The 1.5L TSI is overall refined. It’s a lot smoother than the 1.0 TSI which has some 3-cylinder vibrations, noises, groans & growls. That said, even the 1.5L TSI gets somewhat boomy past 5,000 rpm. We found tyre & road noise at 110 – 120 km/h on concrete expressways / rumble strips to be higher than expected in a car with premium aspirations. On the other hand, wind noise is nicely controlled at expressway speeds.

Mileage & Fuel Economy

ARAI fuel economy figures for the Kushaq have not yet been revealed. Drive the TSIs with a light foot and they should give you acceptable FE. Turbo-petrols are very sensitive to throttle input though; drive it hard and you’ll see the tank needle drop fast. Skoda has given the 1.5L Kushaq Active Cylinder Technology. When cruising calmly on the open road, the ECU shuts off cylinders 2 and 3 to reduce fuel consumption. This 2-cylinder mode will lead to good long distance FE, that is if you drive calmly (which is tough in the TSI). While we never felt the cylinder activation / deactivation happening, we did see an “ECO” sign on the MID which might be signalling its action.

Suspension

Ride Comfort

The Kushaq’s ride quality can be termed as mature & compliant. We have to say this is the perfect suspension tune that Skoda has chosen. It is neither too soft (Hector) nor too stiff (Seltos). Owners will find the ride quality to be endearing. It offers good comfort levels in the city & on highways alike. Sharp ruts do find their way into the cabin though – the Kushaq doesn’t round off the bigger potholes. This could be due to the 17″ rims & 33 PSI tyre pressures. Ride quality of the lower variants with 16″ rims will be even better.

Handling & Dynamics

As expected of a Skoda, the Kushaq has sorted road manners. It has excellent straight line stability and composure at high speeds. In fact, 120 km/h feels more like 90 – 100 km/h. You can confidently maintain high speeds on the expressway.

Driving the Kushaq on winding roads was fun, with the front end seemingly eager to turn. Sure, there is some body roll, but it’s a family crossover at the end of the day. Nothing too alarming, and we actually had a blast coming down the Lonavala ghats. The tyres are the same Goodyears used in the Octavia. While they felt terrible on a 187 BHP car, the Goodyears are more acceptable on a 148 BHP car. Grip levels on the mountain roads was fair. Although, we would still recommend upgrading to better rubber as these tyres were squealing under hard cornering @ 85 km/h!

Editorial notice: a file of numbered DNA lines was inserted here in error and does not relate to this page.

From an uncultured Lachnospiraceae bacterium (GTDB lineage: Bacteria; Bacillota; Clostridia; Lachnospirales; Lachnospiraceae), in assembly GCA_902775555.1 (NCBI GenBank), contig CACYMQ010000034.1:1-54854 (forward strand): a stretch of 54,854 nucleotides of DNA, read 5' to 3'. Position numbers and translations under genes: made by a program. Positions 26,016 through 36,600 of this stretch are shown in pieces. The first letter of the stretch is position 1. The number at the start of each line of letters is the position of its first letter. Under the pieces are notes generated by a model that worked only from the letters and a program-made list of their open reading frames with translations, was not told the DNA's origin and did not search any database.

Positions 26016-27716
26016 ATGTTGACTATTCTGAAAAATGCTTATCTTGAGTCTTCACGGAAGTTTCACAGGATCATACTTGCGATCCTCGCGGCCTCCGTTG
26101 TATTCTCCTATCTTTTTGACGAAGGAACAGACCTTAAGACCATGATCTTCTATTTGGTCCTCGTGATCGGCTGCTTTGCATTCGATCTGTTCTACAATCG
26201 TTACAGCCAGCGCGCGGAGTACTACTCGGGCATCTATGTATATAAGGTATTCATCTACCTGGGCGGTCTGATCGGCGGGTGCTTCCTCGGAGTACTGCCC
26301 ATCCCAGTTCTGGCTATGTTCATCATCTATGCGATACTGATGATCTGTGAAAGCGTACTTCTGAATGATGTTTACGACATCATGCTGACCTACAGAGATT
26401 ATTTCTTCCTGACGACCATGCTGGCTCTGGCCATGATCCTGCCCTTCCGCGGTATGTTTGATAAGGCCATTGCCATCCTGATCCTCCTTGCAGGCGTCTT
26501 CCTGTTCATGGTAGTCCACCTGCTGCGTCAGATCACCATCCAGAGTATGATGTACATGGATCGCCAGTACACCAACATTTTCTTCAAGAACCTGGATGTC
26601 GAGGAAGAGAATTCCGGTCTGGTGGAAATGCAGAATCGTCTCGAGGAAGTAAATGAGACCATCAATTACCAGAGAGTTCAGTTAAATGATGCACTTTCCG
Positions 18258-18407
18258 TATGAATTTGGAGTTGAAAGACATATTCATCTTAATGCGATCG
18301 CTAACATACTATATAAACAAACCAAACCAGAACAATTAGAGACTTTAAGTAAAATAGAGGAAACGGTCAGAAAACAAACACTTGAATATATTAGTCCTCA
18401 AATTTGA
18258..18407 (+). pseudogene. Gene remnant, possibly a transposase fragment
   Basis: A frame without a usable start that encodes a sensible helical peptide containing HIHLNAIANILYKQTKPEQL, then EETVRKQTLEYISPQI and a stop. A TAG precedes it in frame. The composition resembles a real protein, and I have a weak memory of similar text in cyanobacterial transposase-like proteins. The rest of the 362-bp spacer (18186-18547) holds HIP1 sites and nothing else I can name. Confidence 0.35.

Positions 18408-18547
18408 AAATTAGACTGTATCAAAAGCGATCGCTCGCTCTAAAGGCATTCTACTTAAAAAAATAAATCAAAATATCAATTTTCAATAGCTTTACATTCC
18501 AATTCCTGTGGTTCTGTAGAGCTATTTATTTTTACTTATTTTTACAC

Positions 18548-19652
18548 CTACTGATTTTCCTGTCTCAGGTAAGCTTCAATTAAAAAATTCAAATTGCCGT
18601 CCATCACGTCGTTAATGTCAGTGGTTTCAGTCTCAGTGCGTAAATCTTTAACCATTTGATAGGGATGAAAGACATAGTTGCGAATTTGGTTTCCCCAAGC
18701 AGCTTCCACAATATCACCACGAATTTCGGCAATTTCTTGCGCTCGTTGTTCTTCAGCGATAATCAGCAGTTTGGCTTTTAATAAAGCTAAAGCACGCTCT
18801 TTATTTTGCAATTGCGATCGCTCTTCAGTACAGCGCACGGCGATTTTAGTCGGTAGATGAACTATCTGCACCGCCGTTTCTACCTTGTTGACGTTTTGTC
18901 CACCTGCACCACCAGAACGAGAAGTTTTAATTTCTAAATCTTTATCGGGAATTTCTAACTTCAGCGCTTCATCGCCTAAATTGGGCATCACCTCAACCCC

Steering

The EPS feels direct & sharp. It is light at parking & city speeds which is now the market’s preference. Our complaint is that, at 100 – 110 km/h, it is still a level too light and comfort-oriented for enthusiasts’ tastes. We wish Skoda had firmed things up more for highway speeds. Even while cornering hard in the Lonavala ghats, GTO wished that the steering was firmer. A user selectable ‘Sport’ driving mode that would stiffen things up would be nice, but Skoda has omitted driving modes in the new Octavia as well as the Kushaq.

Braking

While its main rivals, the Creta and Seltos, get all-wheel disc brakes, the Kushaq makes do with discs at the front and drums at the rear. The brake pedal is well calibrated and feels sharp to use. In fact, we felt that the brakes of the Kushaq were more confidence-inspiring than that of the Korean twins. The braking is powerful and we felt confident with them on our highway run.

Niggles & Problems

Skoda is the first name that pops to mind when we speak of unreliability and bad after-sales experiences. Truth is, many owners have suffered multiple breakdowns, especially with the DQ200 DSG gearbox. Even apart from the gearbox, don’t expect a Toyota or Maruti kind of ownership experience over 5 – 10 years. Take the extended warranty without a second thought, and be sure to get the car serviced on time. For its part, Skoda is trying to improve its brand image with maintenance packages etc., but the dealers are the same, the cars are complicated & parts are expensive. Those buying the 1.5L MT or 1.0L AT (torque converter) / MT might enjoy better long-term reliability than owners of the 1.5L DSG.

You’ll enjoy this car on the open road:

There’s no insulation sheet under the bonnet. Both the Korean twins get it:

An ‘ECO’ indicator comes up on the MID when you are cruising at easy revs. The Kushaq 1.5L has Active Cylinder Technology, which shuts down cylinders 2 and 3 in the interest of fuel efficiency:

Recommended tyre pressure is 33 PSI all-round:

Continue reading the discussion on the 2021 Skoda Kushaq on our forum.